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Australia Fines Uber $14 Million For Misleading On Fares And Cancellation Fees

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Uber Technologies Inc. was fined A$21 million ($14 million) by an Australian court on Wednesday for threatening cancellation fees it never applied and inflating the cost of certain rides. The fine was lower than the regulator desired. According to the Federal Court, the Australian division of the US ride-sharing app violated consumer law by giving customers false notices that they would be charged for canceling some rides from 2017 to 2021 and by using an unreliable software algorithm to calculate prices for a taxi service it provided up until August 2020.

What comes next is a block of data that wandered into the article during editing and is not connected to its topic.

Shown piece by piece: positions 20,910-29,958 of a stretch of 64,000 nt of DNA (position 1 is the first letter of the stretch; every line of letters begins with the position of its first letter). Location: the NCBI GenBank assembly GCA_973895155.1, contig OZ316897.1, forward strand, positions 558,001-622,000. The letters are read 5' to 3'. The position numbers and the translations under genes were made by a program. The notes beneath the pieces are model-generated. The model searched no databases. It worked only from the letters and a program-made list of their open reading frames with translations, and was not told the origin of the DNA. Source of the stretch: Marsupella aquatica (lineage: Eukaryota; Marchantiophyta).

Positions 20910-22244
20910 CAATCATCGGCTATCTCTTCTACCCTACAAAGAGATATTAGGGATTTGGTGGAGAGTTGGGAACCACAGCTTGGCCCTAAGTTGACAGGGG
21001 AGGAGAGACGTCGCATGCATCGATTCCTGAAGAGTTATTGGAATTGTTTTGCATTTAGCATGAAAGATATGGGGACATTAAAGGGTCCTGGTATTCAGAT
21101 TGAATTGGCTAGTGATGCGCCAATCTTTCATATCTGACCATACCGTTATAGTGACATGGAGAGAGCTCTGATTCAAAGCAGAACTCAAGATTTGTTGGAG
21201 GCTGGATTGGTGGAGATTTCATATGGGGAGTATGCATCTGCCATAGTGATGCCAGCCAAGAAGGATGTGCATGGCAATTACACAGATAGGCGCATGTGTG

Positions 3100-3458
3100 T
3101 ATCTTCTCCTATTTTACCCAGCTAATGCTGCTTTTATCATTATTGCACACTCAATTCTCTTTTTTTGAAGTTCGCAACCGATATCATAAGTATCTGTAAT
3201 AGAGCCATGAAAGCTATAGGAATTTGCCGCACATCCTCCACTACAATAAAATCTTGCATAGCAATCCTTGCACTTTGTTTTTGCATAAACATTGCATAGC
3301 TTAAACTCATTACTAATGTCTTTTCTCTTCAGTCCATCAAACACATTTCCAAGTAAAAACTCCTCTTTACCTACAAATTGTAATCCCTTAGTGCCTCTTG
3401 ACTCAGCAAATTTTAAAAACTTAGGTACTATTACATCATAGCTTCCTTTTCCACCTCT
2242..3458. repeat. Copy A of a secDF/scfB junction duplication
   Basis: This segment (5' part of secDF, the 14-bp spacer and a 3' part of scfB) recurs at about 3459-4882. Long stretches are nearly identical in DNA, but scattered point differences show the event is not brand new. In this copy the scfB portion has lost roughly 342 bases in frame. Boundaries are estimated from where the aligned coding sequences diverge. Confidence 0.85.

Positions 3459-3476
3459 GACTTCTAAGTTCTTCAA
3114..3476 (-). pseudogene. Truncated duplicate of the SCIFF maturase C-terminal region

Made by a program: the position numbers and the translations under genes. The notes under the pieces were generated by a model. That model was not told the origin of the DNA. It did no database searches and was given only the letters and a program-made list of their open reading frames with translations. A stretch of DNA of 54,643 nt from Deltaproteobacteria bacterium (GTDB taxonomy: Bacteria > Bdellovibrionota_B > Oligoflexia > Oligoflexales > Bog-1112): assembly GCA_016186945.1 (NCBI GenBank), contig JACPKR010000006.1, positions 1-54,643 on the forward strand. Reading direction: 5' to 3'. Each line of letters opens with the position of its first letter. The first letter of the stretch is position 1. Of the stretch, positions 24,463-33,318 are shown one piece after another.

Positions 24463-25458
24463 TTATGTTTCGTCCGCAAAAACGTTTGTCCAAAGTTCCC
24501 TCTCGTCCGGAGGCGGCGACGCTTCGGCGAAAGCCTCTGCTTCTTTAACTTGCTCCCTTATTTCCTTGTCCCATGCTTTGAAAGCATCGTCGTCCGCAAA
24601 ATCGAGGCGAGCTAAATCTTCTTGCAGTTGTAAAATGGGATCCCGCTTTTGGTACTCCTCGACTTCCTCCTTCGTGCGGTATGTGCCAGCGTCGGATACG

In a statement published on its website, Uber said it offered its sincere apologies to Australians “for the mistakes we made, and we have since actively made changes to our platform based on the concerns raised with us.” According to the written decision of Judge Michael Hugh O’Bryan, Uber distorted demand for its service by providing false information on its mobile app, which “would be expected to lead a proportion of consumers to alter their decision and not proceed with the cancellation and perhaps deter future cancellations.”

O’Bryan told the court that the evidence presented by both sides was “grossly inadequate,” leaving him to speculate on the harm to consumers. The Australian Competition and Consumer Commission (ACCC), which brought the case against Uber, and the tech company had already agreed on a fine of A$26 million. According to the information presented, less than 0.5% of Uber users choose to proceed with a journey despite being concerned about cancellation penalties. Although less than 1% of all Uber rides used the UberTaxi service, the algorithm frequently overestimated the fare, according to the judge.

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